One of the most well-known passages in the Old Testament springs from an argument between God and his people. The prophet Micah writes to the people of Israel—there’s some in there for the Northern Kingdom, but primarily he focuses on Jerusalem—and brings a word of judgment: “the mountains will melt,” he says (Mic 1.4).
For rebellion—and specifically, for idolatry (Mic 1.5) and for abuse of fellow Israelites through fraud (Mic 2.1-2).
For three chapters the warning continues, alternating between a catalog of Israel’s sins and a catalog of the judgments that are coming.
Then, suddenly, the tone shifts. God’s looks beyond the judgment to the days that will follow. God will establish his kingdom in Jerusalem for a time of peace, prosperity, unity, and true worship (Mic 4.1-8). Even in the face of judgment, God’s people can look forward to his mercy (Mic 4.9-13). He will send a deliverer, born in Bethlehem (Mic 5.2), who “will arise and shepherd his flock” (Mic 5.4). The rest of chapter 5 eagerly anticipates the day of blessing.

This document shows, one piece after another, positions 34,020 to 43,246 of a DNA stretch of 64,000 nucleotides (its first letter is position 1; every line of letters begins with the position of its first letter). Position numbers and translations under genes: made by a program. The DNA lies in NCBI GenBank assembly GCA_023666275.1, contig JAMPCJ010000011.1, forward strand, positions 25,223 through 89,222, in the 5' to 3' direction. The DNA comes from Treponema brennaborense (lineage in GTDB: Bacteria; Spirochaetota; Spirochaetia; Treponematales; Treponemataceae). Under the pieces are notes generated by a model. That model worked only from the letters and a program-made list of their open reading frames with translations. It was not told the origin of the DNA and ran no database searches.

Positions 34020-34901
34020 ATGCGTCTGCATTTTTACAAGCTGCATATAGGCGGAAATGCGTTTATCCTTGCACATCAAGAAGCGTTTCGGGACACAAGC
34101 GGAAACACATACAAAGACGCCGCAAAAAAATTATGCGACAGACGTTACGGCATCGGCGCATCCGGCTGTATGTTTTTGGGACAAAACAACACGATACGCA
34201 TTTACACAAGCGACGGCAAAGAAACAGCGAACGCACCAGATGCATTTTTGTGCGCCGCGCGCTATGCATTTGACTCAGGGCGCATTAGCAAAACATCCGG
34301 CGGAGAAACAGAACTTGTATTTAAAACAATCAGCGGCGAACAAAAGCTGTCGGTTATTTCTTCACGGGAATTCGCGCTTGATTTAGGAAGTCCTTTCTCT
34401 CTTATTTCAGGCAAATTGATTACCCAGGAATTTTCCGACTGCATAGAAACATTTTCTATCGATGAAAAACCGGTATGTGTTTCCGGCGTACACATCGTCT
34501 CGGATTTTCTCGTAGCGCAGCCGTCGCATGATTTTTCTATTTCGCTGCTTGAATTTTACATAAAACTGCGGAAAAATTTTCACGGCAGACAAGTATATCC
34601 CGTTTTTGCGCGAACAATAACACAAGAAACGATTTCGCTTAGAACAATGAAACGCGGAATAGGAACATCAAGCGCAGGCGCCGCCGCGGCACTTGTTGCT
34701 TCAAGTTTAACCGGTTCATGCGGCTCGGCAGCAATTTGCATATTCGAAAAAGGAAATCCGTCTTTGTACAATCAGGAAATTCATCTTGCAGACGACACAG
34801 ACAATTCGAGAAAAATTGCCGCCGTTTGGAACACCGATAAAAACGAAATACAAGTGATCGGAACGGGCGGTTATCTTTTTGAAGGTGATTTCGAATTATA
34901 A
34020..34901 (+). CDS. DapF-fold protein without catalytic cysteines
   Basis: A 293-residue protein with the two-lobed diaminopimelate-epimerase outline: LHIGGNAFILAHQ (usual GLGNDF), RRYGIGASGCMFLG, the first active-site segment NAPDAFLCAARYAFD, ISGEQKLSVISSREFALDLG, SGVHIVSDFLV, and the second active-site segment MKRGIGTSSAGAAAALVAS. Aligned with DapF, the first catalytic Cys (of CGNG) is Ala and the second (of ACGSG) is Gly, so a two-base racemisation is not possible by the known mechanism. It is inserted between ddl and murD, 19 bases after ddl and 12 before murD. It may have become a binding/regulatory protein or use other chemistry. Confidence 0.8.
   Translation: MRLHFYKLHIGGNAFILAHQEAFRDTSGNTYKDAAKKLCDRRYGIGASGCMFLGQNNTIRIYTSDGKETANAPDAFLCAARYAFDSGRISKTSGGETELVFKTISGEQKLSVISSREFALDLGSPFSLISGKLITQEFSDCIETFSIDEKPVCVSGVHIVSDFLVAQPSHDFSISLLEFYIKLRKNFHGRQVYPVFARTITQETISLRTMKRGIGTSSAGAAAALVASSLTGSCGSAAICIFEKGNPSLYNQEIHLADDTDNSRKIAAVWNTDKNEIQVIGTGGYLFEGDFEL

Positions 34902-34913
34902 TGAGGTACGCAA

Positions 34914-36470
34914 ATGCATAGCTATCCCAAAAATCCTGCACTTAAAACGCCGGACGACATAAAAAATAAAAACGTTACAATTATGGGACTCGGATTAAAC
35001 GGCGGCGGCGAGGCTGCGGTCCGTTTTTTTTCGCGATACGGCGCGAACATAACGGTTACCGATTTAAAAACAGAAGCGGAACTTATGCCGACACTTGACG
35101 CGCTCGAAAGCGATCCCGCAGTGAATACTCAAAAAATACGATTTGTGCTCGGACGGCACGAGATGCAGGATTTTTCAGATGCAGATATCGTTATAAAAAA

But with chapter 6 the tone returns to the earlier chastisement. God has an indictment against Israel (Mic 6.2), and justice must be done.
You would think that God’s people would respond to all this with repentance, either out of fear or out of eagerness for the blessing. On the contrary, though, their response is shocking.*
What do you want from me?! Do you want all my animals, my entire flock, in sacrifice? Would that make you happy? How about if I slaughter my firstborn son for you? Will that be enough?!
What do you want, anyway?!
You can practically see the veins popping out on Israel’s neck.
If you and I were God, there would be a smoking crater where Israel was standing.
But we’re not God—and all the universe is infinitely better for that. God’s response to his insolent children is as shocking as their insolence. In calm, measured tones, he surprisingly de-escalates the confrontation with words of invitation and reconciliation.
You know what I want; I’ve told you before. I don’t want anything unreasonable or destructive or confiscatory.
I want you to do justice. I want you to love mercy. And I want you to walk humbly with me, your God.
In Jesus’ time, the rabbis argued about which of the 635 commandments in the Scripture was the greatest. One of the favorite candidates was this passage. (As we know, Jesus chose another, Deuteronomy 6.4.) It’s easy to understand why some of the rabbis argued for this one. It’s theologically, logically, and rhetorically deep, and brilliant, and pleasant to the soul.
I think it’s worth spending a little time on. I plan to spend the next 3 posts meditating on the 3 things that God kindly and patiently requested from his estranged people.
* Scholars disagree on the tone of Micah 6.6-7. I think the context justifies the tone I’ve ascribed to it here.